Xi Jinping lays out vision for China in nationalistic speech to parliament | News | DW | 20.03.2018
  1. Inhalt
  2. Navigation
  3. Weitere Inhalte
  4. Metanavigation
  5. Suche
  6. Choose from 30 Languages

News

Xi Jinping lays out vision for China in nationalistic speech to parliament

The president closed the two-week National People's Congress with the promise of a new era of military might. Xi said that any nation interfering in China's territorial integrity would face "the punishment of history."

Chinese President Xi Jinping ended China's annual session of parliament on Tuesday with a strongly nationalistic speech, saying China would never allow any part of its territory to be separated from it.

The speech offered the strongest warning to Taiwan, a self-ruling island, against any attempt at further separating itself from the Chinese mainland. Xi also promised a "new era" of international military and economic supremacy for his country. However, he also said that Beijing would not become a belligerent force.

Read more: China's National People's Congress gives President Xi Jinping second five-year term

The key points of Xi's speech:

  • "Maintaining national sovereignty, territorial integrity and complete unification of the motherland is the common aspiration of all Chinese."
  • "Any actions and tricks to split China are doomed to failure and will meet with the people's condemnation and the punishment of history."
  • "Every inch of our great motherland absolutely cannot and absolutely will not be separated from China."
  • "Only those who are accustomed to threatening others will see everyone as a threat."
  • "History has already proven and will continue to prove that only socialism can save China. ... The Communist Party is the supreme political leadership of the country and the fundamental guarantee to achieve the great rejuvenation of the Chinese nation."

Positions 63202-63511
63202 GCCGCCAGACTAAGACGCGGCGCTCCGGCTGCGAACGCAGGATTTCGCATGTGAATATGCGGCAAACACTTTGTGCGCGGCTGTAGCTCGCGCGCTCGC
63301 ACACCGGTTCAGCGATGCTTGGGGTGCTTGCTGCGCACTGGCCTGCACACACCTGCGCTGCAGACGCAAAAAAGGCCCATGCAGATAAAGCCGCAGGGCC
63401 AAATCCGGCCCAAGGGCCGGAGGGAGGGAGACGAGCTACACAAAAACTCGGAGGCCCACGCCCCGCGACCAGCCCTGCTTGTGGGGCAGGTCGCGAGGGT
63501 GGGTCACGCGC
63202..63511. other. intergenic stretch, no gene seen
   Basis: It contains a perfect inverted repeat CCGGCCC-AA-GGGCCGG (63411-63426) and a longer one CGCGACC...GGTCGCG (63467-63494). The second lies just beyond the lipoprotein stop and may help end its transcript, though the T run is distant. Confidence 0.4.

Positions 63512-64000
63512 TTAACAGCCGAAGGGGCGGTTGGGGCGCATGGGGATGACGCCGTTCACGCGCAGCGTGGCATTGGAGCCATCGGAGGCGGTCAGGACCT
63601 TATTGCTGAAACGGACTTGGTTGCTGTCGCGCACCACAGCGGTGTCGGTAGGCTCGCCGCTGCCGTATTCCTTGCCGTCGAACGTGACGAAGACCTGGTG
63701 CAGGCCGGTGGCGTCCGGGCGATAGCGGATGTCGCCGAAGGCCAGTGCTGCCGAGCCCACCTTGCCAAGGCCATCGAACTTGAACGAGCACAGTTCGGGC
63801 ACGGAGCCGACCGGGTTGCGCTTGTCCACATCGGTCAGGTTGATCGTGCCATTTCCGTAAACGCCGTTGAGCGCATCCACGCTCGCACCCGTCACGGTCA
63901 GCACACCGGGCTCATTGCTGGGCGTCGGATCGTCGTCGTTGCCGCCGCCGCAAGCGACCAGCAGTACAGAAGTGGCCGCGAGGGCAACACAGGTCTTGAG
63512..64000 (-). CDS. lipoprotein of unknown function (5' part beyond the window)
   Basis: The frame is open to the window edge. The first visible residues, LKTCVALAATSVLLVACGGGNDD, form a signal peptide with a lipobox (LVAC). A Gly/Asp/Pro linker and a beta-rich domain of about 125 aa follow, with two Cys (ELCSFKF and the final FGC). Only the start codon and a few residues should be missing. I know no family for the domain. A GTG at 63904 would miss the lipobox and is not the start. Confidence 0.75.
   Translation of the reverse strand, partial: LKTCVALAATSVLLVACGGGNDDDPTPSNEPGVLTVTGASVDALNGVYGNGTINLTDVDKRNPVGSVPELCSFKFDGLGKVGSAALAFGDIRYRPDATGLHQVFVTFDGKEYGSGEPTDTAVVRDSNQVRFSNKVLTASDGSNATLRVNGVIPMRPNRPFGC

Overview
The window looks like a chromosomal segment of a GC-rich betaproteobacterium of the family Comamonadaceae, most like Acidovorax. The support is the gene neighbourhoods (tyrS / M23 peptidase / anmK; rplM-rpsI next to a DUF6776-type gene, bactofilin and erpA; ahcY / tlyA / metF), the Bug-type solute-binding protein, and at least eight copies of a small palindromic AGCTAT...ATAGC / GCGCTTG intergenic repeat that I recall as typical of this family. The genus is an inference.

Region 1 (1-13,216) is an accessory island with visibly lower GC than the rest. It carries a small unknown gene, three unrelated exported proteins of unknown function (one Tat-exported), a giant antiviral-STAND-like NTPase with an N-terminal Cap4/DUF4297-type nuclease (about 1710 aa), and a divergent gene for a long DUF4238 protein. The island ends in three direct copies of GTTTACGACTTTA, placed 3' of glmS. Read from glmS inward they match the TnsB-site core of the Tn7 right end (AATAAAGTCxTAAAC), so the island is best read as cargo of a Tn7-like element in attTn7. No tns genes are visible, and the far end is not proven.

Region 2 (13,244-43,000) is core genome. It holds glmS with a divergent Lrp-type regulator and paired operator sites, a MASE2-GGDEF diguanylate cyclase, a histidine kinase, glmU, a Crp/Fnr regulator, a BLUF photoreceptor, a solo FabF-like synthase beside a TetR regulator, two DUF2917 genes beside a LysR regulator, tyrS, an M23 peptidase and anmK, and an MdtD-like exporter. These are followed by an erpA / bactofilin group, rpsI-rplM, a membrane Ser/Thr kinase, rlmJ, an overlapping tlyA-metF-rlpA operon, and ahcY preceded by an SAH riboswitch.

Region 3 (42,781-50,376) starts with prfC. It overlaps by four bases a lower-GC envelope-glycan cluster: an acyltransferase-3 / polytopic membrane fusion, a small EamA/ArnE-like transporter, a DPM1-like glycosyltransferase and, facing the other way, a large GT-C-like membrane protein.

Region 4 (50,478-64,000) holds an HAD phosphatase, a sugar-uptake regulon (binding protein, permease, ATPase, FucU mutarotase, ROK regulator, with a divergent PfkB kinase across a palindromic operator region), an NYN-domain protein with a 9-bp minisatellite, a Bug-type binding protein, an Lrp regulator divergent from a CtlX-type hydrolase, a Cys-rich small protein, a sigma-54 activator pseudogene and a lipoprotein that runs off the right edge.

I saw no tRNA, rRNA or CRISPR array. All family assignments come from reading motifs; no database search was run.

Read more: China's Congress reappoints Premier Li Keqiang and names new anti-graft watchdog

Watch video 00:57
Now live
00:57 mins.

Beijing residents react to Xi Jinping's NPC speech

Why this matters: Xi's words carry even more weight than usual this year. The People's Congress scrapped presidential term limits, paving the way for Xi to rule indefinitely after his current term ends in 2023. His political ideologies - in particular, his vision for a "world-class" military - which have already been enshrined into the party charter, will continue to hold sway for many years to come. This could prompt fears of what a highly-modernized Chinese army might mean for its many territorial disputes in the region, including in Taiwan and the South China Sea.

What is the National People's Congress? At 2,924 members, China's legislature is the largest in the world. It meets once a year for two weeks to decide major legislative changes and elect new officers of state. It has been described as a "rubber stamp" parliament, as it functions primarily to approve proposals already agreed upon by the president and his staff.

Newly elected vice premiers and state councillors make a bow to Chinese President Xi Jinping

Newly-elected vice premiers and state councillors bow to Chinese President Xi Jinping

Other key developments: The Congress also saw a number of Xi's most loyal allies promoted to top positions. His former anti-corruption chief Wang Qishan was appointed vice president, while his key economic adviser Liu He became deputy premier. The parliament also changed the country's constitution to broaden the role of the Communist Party in everyday affairs.

Read more: Who is China's new central bank chief?

Most powerful leader since Mao: Beijing's propaganda machine was working overtime to promote the idea of Xi's lifelong presidency, calling him the country's "helmsman," — a reference to Chairman Mao, who was known as the "great helmsman." The censors also led a massive crackdown on social media criticism of Xi's potential lifelong presidency, banning words like "emperor" and "I disagree."

Watch video 02:22
Now live
02:22 mins.

What Xi Jinping and Mao have in common

amp, es/rt (AFP, AP, Reuters)

Every evening at 1830 UTC, DW's editors send out a selection of the day's hard news and quality feature journalism. You can sign up to receive it directly here.

DW recommends

WWW links

Audios and videos on the topic

Advertisement